Gurney is fortunate in that he’s ably assisted by Madeleine who often sees things he’s missed. But no one can figure out how the serial murderer performs his numbers tricks, or how to capture him. In order to solve the puzzles, Gurney is going to have to consider making himself a target of the killer. Gurney’s logic and research tells him that the serial killer is a control freak, one who kills victims in different states (like Ted Bundy) but operates according to a strict plan.

Gurney must come up with a theory as to what connects these male victims—who seem to have no apparent connection—in order to figure out why they were killed. Once he does so, he begins to formulate a plan that will put him face to face with a madman genius. (The reader, quite fortunately, will not come even close to predicting what’s ahead.)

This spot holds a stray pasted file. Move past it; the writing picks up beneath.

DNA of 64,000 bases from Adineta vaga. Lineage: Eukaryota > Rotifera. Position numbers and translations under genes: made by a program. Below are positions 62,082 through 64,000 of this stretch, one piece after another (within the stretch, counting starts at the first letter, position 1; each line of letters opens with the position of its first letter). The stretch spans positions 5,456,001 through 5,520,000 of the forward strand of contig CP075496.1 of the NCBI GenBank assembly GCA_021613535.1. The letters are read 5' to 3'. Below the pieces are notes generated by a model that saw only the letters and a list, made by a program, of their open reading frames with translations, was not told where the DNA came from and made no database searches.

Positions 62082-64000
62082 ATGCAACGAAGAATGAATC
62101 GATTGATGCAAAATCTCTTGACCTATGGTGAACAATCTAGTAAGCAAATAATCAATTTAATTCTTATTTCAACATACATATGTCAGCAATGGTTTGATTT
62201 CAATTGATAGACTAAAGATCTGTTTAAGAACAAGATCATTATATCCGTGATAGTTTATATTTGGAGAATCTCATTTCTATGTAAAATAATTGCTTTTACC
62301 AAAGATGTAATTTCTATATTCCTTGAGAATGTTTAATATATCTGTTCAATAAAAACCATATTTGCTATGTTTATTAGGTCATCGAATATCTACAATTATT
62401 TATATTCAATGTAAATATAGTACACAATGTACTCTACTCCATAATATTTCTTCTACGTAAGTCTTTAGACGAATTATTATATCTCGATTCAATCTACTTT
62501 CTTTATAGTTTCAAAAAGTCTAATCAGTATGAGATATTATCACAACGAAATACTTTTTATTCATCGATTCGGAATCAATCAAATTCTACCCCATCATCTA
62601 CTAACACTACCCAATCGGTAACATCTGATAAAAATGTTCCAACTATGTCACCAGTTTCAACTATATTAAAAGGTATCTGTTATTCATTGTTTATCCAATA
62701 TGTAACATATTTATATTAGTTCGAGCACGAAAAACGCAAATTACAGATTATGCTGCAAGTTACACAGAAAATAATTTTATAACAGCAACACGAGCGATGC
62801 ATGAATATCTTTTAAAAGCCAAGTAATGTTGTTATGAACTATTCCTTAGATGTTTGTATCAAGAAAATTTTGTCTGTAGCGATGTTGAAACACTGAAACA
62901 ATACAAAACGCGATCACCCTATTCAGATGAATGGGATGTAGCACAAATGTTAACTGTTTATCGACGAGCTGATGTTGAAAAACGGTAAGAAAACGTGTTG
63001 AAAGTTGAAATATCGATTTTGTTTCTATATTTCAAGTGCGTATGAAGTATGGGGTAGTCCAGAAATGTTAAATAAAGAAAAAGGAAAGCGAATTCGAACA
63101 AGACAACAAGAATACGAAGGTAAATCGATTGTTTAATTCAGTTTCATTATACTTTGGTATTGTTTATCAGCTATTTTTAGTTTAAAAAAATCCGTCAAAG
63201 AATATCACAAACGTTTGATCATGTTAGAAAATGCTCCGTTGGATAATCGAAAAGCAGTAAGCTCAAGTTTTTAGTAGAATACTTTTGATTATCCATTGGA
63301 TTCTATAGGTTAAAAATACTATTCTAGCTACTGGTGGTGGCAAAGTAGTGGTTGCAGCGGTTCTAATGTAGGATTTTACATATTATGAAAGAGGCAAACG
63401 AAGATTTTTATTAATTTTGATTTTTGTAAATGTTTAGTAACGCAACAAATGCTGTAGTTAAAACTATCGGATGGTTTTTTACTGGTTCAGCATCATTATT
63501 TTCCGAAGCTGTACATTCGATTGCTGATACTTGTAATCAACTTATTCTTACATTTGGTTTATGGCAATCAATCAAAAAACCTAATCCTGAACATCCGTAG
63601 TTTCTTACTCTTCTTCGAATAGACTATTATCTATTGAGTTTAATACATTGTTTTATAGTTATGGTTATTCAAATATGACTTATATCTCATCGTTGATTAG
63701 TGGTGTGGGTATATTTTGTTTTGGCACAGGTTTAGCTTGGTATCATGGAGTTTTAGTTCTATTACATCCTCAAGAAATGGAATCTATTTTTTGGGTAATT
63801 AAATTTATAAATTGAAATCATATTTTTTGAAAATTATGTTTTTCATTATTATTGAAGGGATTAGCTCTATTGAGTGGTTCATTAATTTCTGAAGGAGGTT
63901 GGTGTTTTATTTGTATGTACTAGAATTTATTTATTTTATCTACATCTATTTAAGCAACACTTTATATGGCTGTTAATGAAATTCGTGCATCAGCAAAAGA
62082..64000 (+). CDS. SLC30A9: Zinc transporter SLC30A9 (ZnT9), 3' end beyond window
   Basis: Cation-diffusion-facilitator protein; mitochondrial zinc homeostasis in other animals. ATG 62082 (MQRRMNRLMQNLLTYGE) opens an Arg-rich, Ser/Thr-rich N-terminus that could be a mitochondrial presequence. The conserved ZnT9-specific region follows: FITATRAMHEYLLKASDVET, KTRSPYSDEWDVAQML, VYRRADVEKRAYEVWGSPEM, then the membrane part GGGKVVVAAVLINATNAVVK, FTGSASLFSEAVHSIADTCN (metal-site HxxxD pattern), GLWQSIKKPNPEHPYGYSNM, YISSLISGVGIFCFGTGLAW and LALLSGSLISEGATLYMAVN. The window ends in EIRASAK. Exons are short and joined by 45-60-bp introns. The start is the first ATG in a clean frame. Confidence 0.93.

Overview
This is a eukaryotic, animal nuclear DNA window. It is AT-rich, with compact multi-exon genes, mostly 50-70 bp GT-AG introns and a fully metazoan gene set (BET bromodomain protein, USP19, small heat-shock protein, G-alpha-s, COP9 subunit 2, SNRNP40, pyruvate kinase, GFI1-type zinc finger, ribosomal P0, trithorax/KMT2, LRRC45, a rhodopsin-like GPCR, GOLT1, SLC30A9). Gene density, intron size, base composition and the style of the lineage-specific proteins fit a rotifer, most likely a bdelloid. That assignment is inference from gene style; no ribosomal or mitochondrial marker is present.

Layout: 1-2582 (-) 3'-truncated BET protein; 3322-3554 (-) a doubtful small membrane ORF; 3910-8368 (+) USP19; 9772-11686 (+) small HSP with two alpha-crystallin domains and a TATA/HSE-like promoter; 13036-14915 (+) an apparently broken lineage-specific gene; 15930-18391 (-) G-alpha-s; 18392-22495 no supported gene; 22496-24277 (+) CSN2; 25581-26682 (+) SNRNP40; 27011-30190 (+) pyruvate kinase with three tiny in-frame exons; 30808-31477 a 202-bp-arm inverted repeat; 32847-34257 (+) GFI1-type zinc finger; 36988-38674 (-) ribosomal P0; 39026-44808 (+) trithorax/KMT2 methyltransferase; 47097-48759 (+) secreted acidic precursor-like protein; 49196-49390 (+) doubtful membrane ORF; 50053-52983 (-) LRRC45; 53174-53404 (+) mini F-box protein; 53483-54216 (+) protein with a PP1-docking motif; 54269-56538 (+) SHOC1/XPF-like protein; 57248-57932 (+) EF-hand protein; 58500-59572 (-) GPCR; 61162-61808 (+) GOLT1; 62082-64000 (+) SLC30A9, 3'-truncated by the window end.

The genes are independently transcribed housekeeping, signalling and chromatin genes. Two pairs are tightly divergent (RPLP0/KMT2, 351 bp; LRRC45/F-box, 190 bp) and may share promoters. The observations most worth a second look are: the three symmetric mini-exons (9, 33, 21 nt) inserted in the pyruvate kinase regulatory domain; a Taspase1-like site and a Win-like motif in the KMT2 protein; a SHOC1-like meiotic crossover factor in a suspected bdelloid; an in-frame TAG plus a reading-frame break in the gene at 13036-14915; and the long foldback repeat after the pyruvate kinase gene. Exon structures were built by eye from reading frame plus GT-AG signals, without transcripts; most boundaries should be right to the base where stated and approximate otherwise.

Think of a Number is a fast-moving, cinematic-style thriller. It is easy to see this novel being made into a film. At heart, it’s an old-fashioned morality play in which a retired white-hat-wearing man must come out of retirement to battle with an all too clever mean-hearted outlaw. Detective Gurney engages the enemy—a modern devil—while understanding that in the gritty field of criminal justice there are no final victories.

This is an impressively written and engaging story. One is advised to refrain from starting it without having cleared a number of hours on one’s schedule; otherwise, hours of sleep will be lost. Once finished, you will no doubt begin—as this reader has—to count the months until Mr. Verdon delivers his next very satisfying thriller.

Long Description: 

“On the one hand, there was the logic of the law, the science of criminology, the processes of adjudication. On the other, there was pain, murderous rage, death.”